The Women’s Center Monologues: Volume II
(From the Back Cover): “Our founding mother Karen Perkins always talked about how: The outstretched hand always yields better results than the closed fist.” ~ Becka, The Women’s Center
This year marks the 40th anniversary of The Women’s Center of Tarrant County. In celebration, our second volume of The Women’s Center Monologues presents interviews conducted by the eleven40seven staff with staff members from The Women’s Center of Tarrant County who reflected on how the center has changed over the years, as well as looking ahead to its future. This is the second of what we hope to be many community-based chapbooks, giving voice to and raising awareness of important nonprofit organizations in the DFW community.
1st Place Winner: The Transitory Plane by Macy Davis (Kansas State University)
Macy Davis is a senior studying English at Kansas State University. She also competes on the nationally-ranked K-State speech team. Macy splits her time between Manhattan, Kansas and Pinewood Springs, Colorado but is looking forward to moving to a new part of the country to pursue a graduate degree in library science this fall. Her heart is always at home in Scott City, Kansas. She has forthcoming work in “Touchstone” and the “I-70 Review.”
2nd Place Winner: Nouns of Assemblage by Jenny Wang (Rice University)
[This work], originally written for a creative nonfiction writing class, includes two essays investigating themes of loss, body ownership, self-objectification, and cultural tensions in my specific Chinese immigrant community. The title, Nouns of Assemblage, comes from the fact that at its simplest, a portfolio is a collection of essays (“For Joy” and “Colonial Skin”). In the same way, an essay is a collection of words. We are surrounded by other collections—other things that compile to form meanings and significance greater than the sum of their parts. We are surrounded by nouns of assemblage.
The Women’s Center Monologues
(From the back cover) “This is a determined agency to make change, and they’re involved in all aspects of the community with the homeless, employment, education, rape crisis victim services, and they are responsive. When somebody needs something, this agency comes through.” ~ Teresi, Volunteer at The Women’s Center
The Women’s Center Monologues presents interviews conducted by the eleven40seven staff with volunteer and staff from the Women’s Center of Tarrant County. It is our first of what we hope to be many community-based chapbooks, giving voice to and raising awareness of important members of the DFW community.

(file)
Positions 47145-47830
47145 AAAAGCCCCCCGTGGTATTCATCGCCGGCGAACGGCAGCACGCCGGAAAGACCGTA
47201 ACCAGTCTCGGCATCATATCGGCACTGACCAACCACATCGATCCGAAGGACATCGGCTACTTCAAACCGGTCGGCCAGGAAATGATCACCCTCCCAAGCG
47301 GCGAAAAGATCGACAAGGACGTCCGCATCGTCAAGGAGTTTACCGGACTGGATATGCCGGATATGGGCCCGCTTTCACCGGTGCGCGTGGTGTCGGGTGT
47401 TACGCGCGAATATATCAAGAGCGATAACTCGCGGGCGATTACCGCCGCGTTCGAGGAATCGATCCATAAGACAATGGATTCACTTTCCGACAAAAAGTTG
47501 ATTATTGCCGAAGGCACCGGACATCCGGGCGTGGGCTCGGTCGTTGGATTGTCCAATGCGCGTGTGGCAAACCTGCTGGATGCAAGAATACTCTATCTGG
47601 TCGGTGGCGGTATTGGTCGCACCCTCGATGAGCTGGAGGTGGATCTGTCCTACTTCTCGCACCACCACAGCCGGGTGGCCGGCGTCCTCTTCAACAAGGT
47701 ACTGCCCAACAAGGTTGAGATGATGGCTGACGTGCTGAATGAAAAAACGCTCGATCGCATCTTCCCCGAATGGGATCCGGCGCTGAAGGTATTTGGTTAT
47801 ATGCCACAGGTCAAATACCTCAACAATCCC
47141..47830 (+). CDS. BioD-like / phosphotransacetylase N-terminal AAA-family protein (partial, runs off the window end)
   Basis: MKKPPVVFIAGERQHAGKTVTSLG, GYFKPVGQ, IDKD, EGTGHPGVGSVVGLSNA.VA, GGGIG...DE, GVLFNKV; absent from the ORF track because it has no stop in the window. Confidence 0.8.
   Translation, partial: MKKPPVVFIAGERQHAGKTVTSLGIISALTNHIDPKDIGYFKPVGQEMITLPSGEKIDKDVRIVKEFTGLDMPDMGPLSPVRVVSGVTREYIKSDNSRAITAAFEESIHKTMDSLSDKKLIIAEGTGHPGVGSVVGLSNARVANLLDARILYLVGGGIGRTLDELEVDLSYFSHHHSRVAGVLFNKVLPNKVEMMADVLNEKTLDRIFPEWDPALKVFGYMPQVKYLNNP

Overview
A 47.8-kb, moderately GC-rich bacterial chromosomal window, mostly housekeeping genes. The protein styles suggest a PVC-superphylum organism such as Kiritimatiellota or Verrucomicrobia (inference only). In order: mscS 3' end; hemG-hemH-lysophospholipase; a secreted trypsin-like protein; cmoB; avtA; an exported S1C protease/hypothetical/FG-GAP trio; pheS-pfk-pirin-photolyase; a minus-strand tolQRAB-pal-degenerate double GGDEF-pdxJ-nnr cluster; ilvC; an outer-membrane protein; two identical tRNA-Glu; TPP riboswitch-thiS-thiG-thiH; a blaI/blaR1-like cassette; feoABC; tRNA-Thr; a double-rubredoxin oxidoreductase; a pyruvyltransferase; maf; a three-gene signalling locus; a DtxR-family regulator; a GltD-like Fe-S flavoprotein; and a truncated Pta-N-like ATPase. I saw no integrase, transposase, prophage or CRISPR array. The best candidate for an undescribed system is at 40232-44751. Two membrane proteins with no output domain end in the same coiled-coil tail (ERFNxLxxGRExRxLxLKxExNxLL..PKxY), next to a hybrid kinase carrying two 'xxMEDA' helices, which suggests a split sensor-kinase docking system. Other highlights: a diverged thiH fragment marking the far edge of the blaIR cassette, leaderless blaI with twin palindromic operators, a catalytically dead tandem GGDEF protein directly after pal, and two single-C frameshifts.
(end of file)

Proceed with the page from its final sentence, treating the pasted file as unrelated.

1st Place Winner: This is Not an Act of Creation by Danielle Kotrla (University of North Texas)
(From the back cover) Danielle Kotrla is a creative writing and philosophy major at the University of North Texas. Her academic interests involve everything from deductive logic to philosophical poetry, and, in the future, she plans to continue pursuing knowledge about both. Her free time is spent cuddling her three dogs and watching cooking shows with her boyfriend.
“This is Not an Act of Creation” is a collection of poetry that aspires to be brutally honest and completely unabashed. Whether joking about how much it hates the Cowboys or losing itself in the face of loving someone else, this collection speaks to what it means to live presently, even if the present is as ugly as the dark waters of the Pacific Ocean or crying in the middle of logic class.
2nd Place Winner: Night Music by Nathan Ching (TCU)
(From the back cover) Nathan Ching is a San Diego native at heart. He is currently a biology undergraduate at Texas Christian University. He is obsessed with elephants, live music, and milk tea, and he is too curious for his own good.
“Night Music” explores the liminal spaces between departure and belonging and attempts to make space for the full palate of human emotion: tenderness and rage, guilt and grace. This is Nathan’s first collection.
1st Place Winner: In the Dark Spots by Lino Anunciacion (Texas A&M University)
(From the back cover) Lino Anunciacion is a Texas-transplant artist from Florida. He is currently an English undergrad at Texas A&M University. His free time is spent being the Director of Community Outreach for his local non-profit poetry organization, Mic Check Poetry (501)(c)(3). In 2016, he was crowned Mic Check Poetry Slam Champion. He has a small obsession with blurry lights, talks too much with his hands, and is deathly afraid of deep water. You can find his two previous works, “The Light Bringers.” and “The Ocean is Hell & Heaven” on Amazon.
“In the Dark Spots.” is a collection of poems with the sole mission of demonstrating the dark tones involved with existing. While “The Light Bringers.” was the testimony and triumph of beautiful light in the face of adversity, tragedy, and depression, this collection serves as a difficult, yet important contrast. It represents the heavy burden of seeing it all.
Whether it be the struggles against modern institutions at large or the personal battles to get out of bed, “In the Dark Spots” dives unabashedly into the belief that, if there is a light and an object, there is a shadow.
2nd Place Winner: Bite Your Tongue by Hannah Taylor (TCU)
(From the back cover) Hannah Taylor is a Writing Undergrad at Texas Christian University. When she isn’t writing, Hannah is reading, dancing, or exploring.
Bite Your Tongue is a compilation of pieces exploring various aspects of growing up as a woman. From love and lust to death, this work tries to define the complicated task of growing up. This is Hannah’s first collection. (available as PDF)